Tuesday, September 19th, 2017
Last modified on September 2nd, 2022
Saebo is excited to partner with Work Your M.O.T.O.R. in the development of a new home exercise mobile app for patients. Work your M.O.T.O.R (Motivating Occupational Therapists Optimizing Rehab) is an online exercise program for anyone who has had a stroke or brain injury. The exercises are light, fun and creative to help continue your recovery at home. The Work Your M.O.T.O.R staff has over 25 years combined experience working as occupational therapists in both inpatient and outpatient settings specializing in stroke rehabilitation. The exercise team has the added benefit of real life stroke survivors who understand what you are going through, every step of the way. Work Your M.O.T.O.R series include: stretching, upper and lower body strengthening, standing balance, core exercises and fine motor coordination. Each workout is 20 minutes or less and can be completed from the comfort of your own home.
Research shows physical activity reduces your stroke risk by between 25% and 30%. Exercise also increases your chance of regaining function after a stroke. After suffering a stroke, survivors who don’t begin an exercise regimen may experience additional, preventable problems such as physical deconditioning and fatigue. Any amount of physical activity is a positive step for stroke survivors. Over time, even light activity such as walking around the block or doing laundry will contribute to physical improvements and help prevent further deterioration. However, activities of moderate intensity are even more beneficial for your health. If you want to reclaim a specific function, for example, you should incorporate a variety of at-home exercises to target individual body parts. Remember, a full recovery is only possible if you take direct action to reclaim function in the months and years that follow. By following an exercise program that targets specific areas and functions, you can reclaim your coordination, strength, and range of motion throughout your body.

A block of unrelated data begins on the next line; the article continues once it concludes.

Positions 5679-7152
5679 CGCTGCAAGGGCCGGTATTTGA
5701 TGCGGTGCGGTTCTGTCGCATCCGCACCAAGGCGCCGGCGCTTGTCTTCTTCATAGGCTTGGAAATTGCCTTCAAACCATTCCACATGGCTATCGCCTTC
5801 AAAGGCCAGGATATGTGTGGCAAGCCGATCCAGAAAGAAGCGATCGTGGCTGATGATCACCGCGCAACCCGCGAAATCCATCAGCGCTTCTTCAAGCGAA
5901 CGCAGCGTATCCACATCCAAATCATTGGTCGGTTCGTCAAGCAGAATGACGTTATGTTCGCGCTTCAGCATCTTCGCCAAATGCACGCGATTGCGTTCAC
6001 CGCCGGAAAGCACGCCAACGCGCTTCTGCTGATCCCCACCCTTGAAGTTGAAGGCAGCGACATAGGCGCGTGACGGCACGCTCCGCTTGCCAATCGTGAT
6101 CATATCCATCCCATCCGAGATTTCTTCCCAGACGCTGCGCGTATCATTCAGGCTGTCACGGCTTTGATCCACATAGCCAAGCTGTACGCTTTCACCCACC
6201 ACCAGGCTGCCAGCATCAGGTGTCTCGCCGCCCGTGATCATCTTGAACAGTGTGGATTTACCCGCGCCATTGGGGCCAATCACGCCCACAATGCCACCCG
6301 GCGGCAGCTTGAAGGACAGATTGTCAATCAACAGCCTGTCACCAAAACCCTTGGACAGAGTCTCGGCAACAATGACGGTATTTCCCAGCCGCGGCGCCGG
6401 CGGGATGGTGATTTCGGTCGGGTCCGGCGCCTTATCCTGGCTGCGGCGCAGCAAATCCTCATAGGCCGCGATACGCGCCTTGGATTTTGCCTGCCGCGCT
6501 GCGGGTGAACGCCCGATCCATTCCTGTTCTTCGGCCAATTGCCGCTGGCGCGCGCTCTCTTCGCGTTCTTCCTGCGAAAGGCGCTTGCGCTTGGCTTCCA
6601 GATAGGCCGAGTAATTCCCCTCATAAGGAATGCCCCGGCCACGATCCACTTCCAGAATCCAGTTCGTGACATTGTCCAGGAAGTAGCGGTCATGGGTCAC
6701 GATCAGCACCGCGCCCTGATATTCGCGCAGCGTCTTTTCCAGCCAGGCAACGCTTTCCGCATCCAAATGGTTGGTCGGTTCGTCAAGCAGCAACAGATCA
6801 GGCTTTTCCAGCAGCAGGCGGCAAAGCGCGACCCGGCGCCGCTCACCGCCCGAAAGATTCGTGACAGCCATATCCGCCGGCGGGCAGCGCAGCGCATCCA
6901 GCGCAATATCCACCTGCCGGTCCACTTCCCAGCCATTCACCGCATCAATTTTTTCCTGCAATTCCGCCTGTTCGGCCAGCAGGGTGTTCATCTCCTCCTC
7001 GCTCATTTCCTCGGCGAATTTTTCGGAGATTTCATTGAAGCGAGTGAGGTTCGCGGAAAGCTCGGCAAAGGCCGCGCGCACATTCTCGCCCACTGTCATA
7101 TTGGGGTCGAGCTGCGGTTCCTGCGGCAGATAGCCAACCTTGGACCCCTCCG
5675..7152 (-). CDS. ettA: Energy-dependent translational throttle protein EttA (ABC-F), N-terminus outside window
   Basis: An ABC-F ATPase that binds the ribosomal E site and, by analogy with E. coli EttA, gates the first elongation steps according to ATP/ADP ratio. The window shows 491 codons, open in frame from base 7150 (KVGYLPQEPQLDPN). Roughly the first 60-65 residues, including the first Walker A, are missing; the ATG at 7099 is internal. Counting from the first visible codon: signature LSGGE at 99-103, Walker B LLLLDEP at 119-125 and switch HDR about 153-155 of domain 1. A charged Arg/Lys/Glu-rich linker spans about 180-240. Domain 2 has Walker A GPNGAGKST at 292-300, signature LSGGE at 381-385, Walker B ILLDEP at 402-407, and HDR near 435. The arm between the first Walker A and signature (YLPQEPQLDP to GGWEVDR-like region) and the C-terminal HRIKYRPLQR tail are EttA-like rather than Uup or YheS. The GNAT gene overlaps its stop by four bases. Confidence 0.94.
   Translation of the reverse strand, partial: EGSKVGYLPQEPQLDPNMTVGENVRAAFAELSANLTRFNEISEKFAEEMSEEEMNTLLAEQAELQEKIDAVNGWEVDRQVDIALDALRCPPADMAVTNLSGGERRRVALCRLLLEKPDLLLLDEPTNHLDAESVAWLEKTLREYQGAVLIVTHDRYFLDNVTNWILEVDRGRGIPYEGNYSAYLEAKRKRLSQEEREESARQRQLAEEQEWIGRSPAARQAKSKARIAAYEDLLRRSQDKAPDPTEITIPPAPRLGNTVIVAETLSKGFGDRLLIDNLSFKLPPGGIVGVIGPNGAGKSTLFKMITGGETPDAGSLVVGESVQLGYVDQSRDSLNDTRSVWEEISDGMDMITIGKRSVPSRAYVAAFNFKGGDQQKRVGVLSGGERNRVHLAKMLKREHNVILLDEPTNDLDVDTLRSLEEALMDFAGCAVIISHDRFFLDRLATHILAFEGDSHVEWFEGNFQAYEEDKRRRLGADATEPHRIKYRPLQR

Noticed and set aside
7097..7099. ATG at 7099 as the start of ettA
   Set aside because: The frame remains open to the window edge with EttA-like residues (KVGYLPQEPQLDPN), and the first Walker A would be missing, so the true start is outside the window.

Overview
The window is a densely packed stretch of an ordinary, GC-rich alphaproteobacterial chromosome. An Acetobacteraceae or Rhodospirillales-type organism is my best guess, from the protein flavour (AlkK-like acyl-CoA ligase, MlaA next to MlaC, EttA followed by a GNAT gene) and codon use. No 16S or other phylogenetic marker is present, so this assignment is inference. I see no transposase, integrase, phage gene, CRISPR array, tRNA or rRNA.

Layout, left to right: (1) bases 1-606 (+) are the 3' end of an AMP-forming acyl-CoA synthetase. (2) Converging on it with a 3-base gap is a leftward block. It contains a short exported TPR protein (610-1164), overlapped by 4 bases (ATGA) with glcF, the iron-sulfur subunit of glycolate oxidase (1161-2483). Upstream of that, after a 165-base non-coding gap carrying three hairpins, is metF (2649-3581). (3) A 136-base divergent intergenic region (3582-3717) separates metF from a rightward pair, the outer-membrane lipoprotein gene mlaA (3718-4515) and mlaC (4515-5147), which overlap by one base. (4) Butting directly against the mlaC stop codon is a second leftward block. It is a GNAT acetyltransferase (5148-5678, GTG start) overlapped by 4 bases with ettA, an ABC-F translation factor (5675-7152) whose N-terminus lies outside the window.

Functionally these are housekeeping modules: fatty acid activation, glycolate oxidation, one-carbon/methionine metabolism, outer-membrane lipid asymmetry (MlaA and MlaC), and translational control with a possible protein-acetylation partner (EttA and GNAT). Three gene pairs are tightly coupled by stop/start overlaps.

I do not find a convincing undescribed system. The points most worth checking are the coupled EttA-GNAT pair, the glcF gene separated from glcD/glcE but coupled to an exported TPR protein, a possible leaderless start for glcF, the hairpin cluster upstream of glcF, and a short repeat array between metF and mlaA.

Tuesday, July 25th, 2017
Last modified on December 29th, 2019
Strokes take a huge toll on the human body. They can cause anything from paralysis and speech loss to blurry vision, fatigue, and loss of mobility. Sadly, there is almost no part of the body that is completely safe from the effects of a stroke.
Thursday, July 20th, 2017
Last modified on September 16th, 2022
After suffering a stroke, many survivors find themselves with some loss of physical function. While much of this is due to brain damage from the stroke itself, there are additional preventable problems like physical deconditioning and fatigue that can lead to a survivor losing function. How can this be prevented? Physical activity.
Tuesday, July 18th, 2017
Last modified on September 13th, 2022
Learning how to sit up is one of the first major milestones in a person’s life. Unfortunately, after suffering a stroke, many survivors find themselves unable to sit up or stand safely. This is because balance is critical to maintaining these positions, and a stroke can affect a person’s ability to balance in several ways.
Thursday, June 22nd, 2017
Last modified on September 13th, 2022
Everyone knows that exercise is good for their health, and for stroke survivors it is no different. After suffering a stroke, survivors may face numerous barriers to becoming physically active such as disability, fatigue, or depression. While they may have to start slowly and find ways to work around physical barriers, physical exercise is important to both help survivors recover and help them prevent a second stroke.